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Seer of ghosts & weaver of stories

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December Blogging Meme Topic #10:
All thorns & no grace
What's been the change about online interaction and/or communities that [fill-in-the-blank verb] you the most?

The shift to greater brevity of posts (Twitter, Tumblr, etc.) and the relative decline of comment-culture have been the two changes to which it's taken me the longest to adapt. I miss the huge, sprawling comment-thread discussions that you used to get in LJ's golden age; for all I know, there are still some places on the internet where this kind of thing happens, but it does not appear to be here anymore. Like/kudos buttons are fantastic from the standpoint of convenience, but I do feel that they've at least in part led to the relative decline in commenting. I'm not sure what verb to choose here, because disappoints me the most isn't quite what I'm looking for, and neither is saddens me the most. I might have to settle on challenges me the most, because it's true; for a while, I struggled to find my feet on Twitter and Tumblr. LJ never required an adjustment period or sussing-out, as I feel like I hit the ground running from the moment I got here (even with the interface, which I never found particularly arcane). Increased brevity and speed are a whole new world.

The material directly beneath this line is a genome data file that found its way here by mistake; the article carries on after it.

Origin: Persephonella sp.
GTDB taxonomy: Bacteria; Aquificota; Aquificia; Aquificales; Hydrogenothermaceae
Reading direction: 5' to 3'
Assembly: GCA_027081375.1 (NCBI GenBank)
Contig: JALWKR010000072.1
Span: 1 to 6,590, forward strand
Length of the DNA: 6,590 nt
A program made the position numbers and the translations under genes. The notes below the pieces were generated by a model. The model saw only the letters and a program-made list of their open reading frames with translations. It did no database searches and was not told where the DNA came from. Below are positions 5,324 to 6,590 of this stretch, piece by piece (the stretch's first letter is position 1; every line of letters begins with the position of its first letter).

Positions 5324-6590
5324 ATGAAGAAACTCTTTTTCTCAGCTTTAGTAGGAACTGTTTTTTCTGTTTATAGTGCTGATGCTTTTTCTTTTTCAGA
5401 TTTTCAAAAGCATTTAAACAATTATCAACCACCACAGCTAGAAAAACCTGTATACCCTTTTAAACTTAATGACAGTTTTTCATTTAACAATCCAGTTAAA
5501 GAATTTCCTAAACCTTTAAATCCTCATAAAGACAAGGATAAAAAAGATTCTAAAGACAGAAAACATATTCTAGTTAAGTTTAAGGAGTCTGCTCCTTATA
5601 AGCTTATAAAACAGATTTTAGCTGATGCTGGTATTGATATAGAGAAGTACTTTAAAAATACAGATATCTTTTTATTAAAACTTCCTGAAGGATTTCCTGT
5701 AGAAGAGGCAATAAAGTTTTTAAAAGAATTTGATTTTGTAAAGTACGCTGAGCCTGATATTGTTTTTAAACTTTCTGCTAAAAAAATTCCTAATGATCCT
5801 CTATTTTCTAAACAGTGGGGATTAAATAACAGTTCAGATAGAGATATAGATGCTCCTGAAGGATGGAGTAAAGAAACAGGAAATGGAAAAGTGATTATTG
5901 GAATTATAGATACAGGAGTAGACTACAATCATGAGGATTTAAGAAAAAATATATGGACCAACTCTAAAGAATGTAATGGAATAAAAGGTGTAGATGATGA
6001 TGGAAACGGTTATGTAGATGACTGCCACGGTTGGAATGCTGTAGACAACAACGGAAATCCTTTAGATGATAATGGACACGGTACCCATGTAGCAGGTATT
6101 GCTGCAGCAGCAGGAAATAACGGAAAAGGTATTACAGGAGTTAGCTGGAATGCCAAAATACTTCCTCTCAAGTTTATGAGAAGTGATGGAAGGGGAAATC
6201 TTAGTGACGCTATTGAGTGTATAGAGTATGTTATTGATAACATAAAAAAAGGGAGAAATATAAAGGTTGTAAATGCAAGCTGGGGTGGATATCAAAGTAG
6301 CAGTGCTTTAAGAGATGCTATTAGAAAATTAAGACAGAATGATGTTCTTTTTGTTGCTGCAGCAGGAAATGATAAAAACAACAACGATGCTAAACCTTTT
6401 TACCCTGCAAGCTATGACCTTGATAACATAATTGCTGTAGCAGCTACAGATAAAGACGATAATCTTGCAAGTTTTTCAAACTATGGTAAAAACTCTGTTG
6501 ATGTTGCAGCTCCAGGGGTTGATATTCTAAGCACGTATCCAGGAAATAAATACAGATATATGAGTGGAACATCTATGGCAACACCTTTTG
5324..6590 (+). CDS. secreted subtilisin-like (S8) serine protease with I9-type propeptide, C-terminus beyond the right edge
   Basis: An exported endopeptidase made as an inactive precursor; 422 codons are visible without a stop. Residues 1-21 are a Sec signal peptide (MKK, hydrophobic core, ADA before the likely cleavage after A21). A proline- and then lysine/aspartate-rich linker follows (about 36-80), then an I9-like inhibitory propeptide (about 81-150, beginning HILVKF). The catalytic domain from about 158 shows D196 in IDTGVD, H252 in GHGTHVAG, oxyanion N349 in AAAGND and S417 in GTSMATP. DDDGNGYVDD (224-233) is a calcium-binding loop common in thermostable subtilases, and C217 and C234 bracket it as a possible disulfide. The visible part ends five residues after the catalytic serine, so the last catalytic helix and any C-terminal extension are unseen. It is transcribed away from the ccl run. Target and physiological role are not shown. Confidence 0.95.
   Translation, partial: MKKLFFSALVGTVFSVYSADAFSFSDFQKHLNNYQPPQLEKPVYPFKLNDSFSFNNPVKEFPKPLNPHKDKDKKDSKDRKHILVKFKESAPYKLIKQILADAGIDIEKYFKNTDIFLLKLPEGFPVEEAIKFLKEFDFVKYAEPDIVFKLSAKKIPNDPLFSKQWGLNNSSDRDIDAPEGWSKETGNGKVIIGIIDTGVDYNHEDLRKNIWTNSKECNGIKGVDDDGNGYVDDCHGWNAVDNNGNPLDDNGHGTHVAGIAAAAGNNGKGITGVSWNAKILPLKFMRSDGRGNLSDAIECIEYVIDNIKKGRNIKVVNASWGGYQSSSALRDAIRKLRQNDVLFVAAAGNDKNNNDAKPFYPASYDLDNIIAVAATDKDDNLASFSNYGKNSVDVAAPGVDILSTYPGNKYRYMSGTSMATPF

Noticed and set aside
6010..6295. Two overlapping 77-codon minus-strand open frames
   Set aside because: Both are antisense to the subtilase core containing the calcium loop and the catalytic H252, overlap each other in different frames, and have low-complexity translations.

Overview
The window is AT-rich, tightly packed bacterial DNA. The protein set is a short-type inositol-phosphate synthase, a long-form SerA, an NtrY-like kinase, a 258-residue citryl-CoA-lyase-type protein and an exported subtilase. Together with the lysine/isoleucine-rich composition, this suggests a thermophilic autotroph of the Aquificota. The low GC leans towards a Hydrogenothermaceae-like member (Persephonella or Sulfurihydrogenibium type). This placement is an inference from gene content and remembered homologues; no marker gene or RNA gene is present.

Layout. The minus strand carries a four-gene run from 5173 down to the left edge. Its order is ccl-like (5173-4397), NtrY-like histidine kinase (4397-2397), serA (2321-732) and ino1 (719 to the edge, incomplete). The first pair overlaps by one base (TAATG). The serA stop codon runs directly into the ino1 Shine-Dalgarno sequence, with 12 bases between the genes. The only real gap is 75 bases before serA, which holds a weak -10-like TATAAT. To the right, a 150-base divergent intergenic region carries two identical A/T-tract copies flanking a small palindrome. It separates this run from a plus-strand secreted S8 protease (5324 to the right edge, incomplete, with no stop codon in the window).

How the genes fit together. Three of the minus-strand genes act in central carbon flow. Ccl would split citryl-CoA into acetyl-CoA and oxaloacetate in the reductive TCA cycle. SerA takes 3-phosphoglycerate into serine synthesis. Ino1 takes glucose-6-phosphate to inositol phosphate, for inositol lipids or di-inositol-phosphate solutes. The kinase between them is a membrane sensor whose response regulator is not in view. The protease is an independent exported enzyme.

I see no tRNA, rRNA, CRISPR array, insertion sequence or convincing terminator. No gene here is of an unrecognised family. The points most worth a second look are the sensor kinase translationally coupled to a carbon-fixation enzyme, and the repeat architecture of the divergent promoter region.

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I'm personally completely fed up with Tumblr. I miss when LJ was active. I'm probably romanticising the good old days because I know fandom had its issues with BNFs and lord knows what back in the day, but I just think like fandom worked better when it was centered around LJ.